Question

ACL - protect VE's IP - how?

  • 30 January 2019
  • 4 replies
  • 342 views

hi guys
I have a vlanAA with an interface IP, say 10.1.1.1, which is an uplink to the "outside"
I have more vlans in my logical chassis.

How can I - protect(deny) 10.1.1.1 from/against the outside, or anybody for that mater, except for maybe allowing a MAC/IP - that would be ACLs, right?

I'm fiddling with extended ACL.
1 permit tcp IPa IPb
2 deny tcp any any
3 permit udp IPa IPb
4 deny udp any any
But that does not seem to get me what I hoped.

many thanks.

4 replies

Userlevel 2
Pawel,

Yes, to best protect your device from outside access, the use of an ACL would be recommended. There are a few different types of ACLs; MAC, L3 (IPv4/6), rACL, SNMP, ARP, etc.

I would recommend reviewing the NOS Security Config guide for full details.

In general, once creating your ACL you will need to then apply it to the interface you want to protect; physical interface, VE, or Port-Channel, and in which direction the ACL should filter, in (ingress) or out (egress). The exceptions are with rACL, SNMP which apply globally.

You can have a mix of L2 (MAC) and L3 ALCs on an interface, but not multiples in each direction:

– One ingress MAC ACL—if the interface is in switchport mode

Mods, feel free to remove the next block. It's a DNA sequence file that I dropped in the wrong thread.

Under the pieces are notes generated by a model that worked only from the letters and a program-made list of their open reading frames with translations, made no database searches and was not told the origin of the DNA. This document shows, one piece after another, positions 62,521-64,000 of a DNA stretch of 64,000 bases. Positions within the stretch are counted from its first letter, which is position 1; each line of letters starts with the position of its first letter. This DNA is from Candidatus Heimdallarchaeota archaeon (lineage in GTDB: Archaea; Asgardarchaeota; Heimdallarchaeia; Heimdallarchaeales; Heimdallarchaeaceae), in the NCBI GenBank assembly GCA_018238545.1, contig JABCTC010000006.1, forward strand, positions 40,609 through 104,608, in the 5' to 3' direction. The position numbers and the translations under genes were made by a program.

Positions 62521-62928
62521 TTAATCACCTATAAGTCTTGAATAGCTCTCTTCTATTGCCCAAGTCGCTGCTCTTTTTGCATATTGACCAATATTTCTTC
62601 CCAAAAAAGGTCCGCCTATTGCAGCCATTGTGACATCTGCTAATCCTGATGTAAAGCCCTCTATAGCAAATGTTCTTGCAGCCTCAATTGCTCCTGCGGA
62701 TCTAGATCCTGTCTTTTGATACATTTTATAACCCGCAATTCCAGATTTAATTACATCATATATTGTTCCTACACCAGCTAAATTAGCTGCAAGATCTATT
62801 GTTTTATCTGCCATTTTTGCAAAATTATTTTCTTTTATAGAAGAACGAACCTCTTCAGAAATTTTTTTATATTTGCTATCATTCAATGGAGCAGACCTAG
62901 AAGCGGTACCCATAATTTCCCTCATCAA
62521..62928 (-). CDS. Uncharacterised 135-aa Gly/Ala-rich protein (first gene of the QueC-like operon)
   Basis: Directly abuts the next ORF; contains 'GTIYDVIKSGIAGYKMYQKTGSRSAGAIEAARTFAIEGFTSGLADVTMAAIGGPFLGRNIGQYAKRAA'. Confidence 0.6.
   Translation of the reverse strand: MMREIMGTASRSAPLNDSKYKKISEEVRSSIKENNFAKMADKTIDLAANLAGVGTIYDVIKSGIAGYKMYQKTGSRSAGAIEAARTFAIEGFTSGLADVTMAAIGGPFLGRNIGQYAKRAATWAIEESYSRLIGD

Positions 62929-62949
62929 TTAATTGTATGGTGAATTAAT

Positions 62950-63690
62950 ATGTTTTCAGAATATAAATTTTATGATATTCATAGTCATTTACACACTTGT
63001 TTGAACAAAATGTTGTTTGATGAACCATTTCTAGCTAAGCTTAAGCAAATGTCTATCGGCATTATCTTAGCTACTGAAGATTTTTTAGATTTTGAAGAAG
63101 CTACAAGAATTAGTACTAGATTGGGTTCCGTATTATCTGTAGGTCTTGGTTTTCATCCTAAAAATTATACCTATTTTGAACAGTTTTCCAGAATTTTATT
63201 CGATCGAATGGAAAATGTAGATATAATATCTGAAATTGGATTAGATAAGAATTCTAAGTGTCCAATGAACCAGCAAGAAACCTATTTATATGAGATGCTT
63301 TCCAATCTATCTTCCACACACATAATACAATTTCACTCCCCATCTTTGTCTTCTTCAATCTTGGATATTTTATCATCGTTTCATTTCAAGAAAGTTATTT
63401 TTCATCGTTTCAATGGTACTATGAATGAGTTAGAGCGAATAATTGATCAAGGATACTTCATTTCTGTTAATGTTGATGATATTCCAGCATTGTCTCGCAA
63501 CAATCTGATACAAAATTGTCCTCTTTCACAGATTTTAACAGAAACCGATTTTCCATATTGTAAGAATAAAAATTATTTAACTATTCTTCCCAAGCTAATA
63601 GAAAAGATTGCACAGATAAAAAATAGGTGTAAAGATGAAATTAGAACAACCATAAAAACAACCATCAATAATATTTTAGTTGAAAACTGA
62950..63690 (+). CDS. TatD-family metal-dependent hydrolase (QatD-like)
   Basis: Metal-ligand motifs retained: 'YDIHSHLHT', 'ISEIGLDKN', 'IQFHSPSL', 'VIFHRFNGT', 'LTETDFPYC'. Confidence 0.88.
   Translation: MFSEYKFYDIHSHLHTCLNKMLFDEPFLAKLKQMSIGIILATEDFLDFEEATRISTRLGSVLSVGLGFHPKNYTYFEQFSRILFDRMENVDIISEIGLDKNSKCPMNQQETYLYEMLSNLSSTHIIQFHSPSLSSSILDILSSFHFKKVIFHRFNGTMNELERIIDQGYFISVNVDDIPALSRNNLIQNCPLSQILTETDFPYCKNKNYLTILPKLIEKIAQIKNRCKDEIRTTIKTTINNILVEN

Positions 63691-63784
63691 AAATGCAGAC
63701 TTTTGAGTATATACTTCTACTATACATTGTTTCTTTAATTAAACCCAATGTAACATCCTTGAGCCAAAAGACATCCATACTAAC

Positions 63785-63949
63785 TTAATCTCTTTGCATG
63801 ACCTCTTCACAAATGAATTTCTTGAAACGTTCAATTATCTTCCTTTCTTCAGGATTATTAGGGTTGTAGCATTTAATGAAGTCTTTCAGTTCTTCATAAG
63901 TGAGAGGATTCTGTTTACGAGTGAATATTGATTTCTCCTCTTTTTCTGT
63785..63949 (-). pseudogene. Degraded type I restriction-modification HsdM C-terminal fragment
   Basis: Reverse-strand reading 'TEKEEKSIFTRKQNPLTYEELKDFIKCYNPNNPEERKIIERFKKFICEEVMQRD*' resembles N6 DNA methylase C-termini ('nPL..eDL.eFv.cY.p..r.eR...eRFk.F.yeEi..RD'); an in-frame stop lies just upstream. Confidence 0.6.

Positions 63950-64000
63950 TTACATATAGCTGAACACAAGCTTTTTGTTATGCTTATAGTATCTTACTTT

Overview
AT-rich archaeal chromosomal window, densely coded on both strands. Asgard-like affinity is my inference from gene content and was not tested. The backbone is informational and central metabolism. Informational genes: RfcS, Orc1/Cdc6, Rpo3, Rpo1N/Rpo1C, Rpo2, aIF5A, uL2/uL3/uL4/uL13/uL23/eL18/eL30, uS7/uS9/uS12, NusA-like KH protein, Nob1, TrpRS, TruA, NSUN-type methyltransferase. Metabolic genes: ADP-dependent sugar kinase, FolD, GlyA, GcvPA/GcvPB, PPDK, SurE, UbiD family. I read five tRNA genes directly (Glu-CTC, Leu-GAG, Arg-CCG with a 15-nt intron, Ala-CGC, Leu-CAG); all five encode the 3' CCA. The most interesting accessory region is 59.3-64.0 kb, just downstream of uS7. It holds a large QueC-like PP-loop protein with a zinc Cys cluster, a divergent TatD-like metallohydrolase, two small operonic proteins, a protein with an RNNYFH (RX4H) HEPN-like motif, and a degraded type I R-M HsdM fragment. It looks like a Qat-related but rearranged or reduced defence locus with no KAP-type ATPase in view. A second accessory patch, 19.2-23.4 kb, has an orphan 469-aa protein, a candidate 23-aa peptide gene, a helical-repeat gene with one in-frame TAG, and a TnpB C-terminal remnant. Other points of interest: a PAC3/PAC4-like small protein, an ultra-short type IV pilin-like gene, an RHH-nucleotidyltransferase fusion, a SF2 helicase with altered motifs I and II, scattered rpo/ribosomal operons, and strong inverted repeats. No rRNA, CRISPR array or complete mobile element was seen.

– One egress MAC ACL—if the interface is in switchport mode
– One ingress IPv4 ACL
– One egress IPv4 ACL
– One ingress IPv6 ACL
– One egress IPv6 ACL

Lastly, please keep in mind that for L2 ACLs there is an implicit "permit" at the end of every ACL, meaning if the traffic does not match any of the rules, it is allowed or "matched" by this implicit rule. With that said, for L3 ACLs there is an implicit "deny" statement at the end of every ACL, so if the traffic does not match any permit rule it will be dropped by default.

I hope this helps

Mike Morey
Hi Pawel,

Also keep in mind that for packets going to local control plane you might need to use "hard-drop" instead of "deny".

Many thanks,
Sargis
I really can get the grasp of these rules. I wish there was more examples in the manual doc.
I'm trying this:

code:
ip access-list extended deny_10-5-8-1
seq 10 permit tcp host 10.5.8.49 host 10.5.8.254
seq 20 deny tcp any host 10.5.8.1
seq 30 permit udp host 10.5.8.49 host 10.5.8.254
seq 40 deny udp any host 10.5.8.1
seq 50 permit icmp any any
seq 60 permit tcp any any
seq 70 permit udp any any


and I apply to rb1 VE iface, yet anybody seem to just get to 10.5.8.254 no problems.
How does this not work?
Or is it that simply ACLs do not work when applied to VEs ?
In my setup 10.5.8.254 is VE's IP.
But it that is the case then... it is pointless.. so, no. It muse be possible somehow to deny traffic to VE's IP..

Reply